2. Hi tony & thanks for accompanying me on this journey, it made a change to hang around with like-minded individuals (if only virtually) & like yourself would love to do it again, but with a break.


  3. I love reading your thoughts about what it's like to be part of a shadow jury. I was a shadow juror for the Giller Prize last year and while I was initially daunted by such a long prescribed reading list (I tend to read on a whim; to do otherwise is a bit too much like homework to me), I quite enjoyed the challenge and discovered some amazing authors/books I would never have come across otherwise.


  4. Margit – It was a long, arduous process, but definitely worth it (although at the 500-page mark of 'Parallel Stories' – with over 600 to go – I did have my doubts!). The best thing about it was discovering several great books which I would otherwise never have read 🙂

    Gary – Glad to have made the journey with you once again – even if there was no bus this time 😉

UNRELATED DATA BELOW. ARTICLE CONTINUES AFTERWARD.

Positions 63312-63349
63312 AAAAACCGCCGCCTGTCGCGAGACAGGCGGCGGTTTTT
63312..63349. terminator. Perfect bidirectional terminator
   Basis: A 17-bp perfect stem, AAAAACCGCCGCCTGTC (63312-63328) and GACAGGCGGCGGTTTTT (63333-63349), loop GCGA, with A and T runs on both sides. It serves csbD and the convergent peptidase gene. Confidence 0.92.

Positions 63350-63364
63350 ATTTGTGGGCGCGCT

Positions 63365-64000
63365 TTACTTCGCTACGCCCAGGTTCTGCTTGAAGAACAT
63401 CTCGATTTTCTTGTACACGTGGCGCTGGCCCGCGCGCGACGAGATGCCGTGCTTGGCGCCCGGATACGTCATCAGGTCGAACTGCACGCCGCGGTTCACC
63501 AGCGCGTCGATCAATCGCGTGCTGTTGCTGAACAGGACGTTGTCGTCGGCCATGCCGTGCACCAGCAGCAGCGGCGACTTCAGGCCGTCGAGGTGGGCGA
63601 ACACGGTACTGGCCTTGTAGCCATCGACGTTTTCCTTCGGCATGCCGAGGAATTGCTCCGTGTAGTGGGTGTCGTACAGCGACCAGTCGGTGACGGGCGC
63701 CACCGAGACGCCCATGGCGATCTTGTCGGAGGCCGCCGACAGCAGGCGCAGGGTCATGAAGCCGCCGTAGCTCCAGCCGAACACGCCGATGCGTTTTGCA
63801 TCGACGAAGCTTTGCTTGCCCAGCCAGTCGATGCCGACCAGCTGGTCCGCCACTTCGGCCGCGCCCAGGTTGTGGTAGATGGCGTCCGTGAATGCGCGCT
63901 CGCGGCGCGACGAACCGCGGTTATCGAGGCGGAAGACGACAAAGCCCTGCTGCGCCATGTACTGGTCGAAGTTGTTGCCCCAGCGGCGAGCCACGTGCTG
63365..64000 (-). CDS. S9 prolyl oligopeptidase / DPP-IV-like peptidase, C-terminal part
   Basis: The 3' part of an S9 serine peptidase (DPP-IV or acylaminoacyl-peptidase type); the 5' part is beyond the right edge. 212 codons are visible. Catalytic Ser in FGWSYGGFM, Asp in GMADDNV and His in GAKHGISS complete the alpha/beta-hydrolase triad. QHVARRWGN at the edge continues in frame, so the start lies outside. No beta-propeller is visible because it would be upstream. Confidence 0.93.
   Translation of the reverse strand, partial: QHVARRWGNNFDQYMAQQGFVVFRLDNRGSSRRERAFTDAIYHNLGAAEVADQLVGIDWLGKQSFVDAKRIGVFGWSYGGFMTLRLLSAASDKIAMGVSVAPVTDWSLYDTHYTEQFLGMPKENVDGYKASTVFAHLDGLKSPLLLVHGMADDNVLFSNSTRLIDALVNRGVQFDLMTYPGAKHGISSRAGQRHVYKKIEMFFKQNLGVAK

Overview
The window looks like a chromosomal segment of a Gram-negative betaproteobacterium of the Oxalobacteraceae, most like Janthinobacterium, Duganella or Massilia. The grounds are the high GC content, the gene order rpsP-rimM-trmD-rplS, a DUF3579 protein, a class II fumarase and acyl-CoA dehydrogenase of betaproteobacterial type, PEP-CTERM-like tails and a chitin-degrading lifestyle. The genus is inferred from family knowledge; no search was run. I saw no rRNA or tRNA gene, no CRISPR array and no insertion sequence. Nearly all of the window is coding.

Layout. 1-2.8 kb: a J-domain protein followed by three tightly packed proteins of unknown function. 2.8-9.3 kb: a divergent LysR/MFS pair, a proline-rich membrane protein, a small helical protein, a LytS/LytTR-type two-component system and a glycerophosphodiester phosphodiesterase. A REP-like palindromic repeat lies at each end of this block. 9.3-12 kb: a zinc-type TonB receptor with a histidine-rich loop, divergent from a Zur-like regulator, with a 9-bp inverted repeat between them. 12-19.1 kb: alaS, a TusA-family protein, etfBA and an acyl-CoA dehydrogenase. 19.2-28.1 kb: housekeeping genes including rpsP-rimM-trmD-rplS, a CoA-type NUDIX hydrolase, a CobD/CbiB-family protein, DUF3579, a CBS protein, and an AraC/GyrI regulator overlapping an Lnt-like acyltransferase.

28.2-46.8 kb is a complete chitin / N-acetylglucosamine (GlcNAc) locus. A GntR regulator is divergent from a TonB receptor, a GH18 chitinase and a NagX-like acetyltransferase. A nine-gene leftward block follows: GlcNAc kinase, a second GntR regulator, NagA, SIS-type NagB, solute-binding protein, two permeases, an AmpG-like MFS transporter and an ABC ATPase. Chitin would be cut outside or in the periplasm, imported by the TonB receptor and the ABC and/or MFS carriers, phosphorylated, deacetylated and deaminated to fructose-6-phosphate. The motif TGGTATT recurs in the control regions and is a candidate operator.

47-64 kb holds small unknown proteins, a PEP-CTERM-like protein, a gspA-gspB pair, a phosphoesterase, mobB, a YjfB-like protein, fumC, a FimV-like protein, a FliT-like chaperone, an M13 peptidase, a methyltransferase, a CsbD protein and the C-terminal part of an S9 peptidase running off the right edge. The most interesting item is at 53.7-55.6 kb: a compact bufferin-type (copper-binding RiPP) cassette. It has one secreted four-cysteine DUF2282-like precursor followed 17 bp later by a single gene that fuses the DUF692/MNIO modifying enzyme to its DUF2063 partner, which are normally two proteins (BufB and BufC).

I drafted a post before going to bed – then I got up and saw the result…. I decided to go with what I'd written anyway (the beauty of being an independent blogger!).

    Kim – That's exactly how it was for me. It can be daunting at first, but I think I got into it once I'd read the first few. You quickly slip into a routine, expecting to start the next longlister straight away.

    Of course, it's not quite over – I'm a bit of a completist, so I have to read the last one ('New Finnish Grammar') at some point 😉


  5. As the founder of the Shadow Giller, let me add my congratulations for the work you and your fellow jurors did on this prize — a 15 book longlist of unfamiliar work is a tough challenge.

    I have not read many of the books, but have followed the reviews with interest. I promise to read both the Shadow and Real winners and may check back with an opinion when I have.


  6. Kevin – Thanks 🙂 I'd be very interested in hearing your opinions on the two books (mine, as you can gather from the post, are very clear!).

    Guy – I have some sort of RSI condition, so I'm often stricken with aching bits and pieces after a lot of blogging – and reading (sometimes, holding a heavy tome is even more painful than computer work…). And yes, Alma Classics have taken over One World classics (he says knowledgeably having just googled it!).


  7. I see that Alma books just added a new translation of Pushkin to their lists so so far they seem to be keeping with the programme–a good thing as I buy their copies when I can.

    Is the thumb use from all the kindle wielding?